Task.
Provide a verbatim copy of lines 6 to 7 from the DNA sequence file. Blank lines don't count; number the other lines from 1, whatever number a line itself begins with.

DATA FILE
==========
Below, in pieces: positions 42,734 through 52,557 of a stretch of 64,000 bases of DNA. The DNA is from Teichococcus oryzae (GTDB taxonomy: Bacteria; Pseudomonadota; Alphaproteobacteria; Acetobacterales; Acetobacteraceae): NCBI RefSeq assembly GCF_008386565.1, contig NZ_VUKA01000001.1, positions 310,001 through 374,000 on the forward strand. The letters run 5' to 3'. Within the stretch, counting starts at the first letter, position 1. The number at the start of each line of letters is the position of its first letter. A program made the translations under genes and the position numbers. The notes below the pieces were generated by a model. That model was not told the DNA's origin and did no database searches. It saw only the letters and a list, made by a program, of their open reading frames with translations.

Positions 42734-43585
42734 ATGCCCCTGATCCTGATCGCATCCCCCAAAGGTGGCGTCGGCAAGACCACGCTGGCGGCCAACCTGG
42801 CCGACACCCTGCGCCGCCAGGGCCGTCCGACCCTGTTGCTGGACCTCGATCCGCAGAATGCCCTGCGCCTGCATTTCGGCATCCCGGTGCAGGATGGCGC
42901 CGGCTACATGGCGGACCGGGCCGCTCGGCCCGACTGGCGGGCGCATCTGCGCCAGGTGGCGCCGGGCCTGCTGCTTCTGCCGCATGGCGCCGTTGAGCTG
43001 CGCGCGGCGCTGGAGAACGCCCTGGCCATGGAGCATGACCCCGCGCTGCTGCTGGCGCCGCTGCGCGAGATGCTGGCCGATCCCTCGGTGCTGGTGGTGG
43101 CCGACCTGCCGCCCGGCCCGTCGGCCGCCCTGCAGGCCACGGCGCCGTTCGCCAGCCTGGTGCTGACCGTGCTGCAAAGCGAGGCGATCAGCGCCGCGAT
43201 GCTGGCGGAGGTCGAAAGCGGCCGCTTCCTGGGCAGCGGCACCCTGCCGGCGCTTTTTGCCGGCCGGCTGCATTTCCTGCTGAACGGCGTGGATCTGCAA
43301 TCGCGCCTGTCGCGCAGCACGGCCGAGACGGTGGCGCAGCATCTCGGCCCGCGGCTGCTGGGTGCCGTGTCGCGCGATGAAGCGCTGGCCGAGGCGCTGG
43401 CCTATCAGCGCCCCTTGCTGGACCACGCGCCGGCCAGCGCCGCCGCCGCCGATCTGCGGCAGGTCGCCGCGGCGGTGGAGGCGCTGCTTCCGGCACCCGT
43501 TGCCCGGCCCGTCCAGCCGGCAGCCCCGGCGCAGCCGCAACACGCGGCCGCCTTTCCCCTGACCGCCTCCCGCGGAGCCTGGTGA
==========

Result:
43001 CGCGCGGCGCTGGAGAACGCCCTGGCCATGGAGCATGACCCCGCGCTGCTGCTGGCGCCGCTGCGCGAGATGCTGGCCGATCCCTCGGTGCTGGTGGTGG
43101 CCGACCTGCCGCCCGGCCCGTCGGCCGCCCTGCAGGCCACGGCGCCGTTCGCCAGCCTGGTGCTGACCGTGCTGCAAAGCGAGGCGATCAGCGCCGCGAT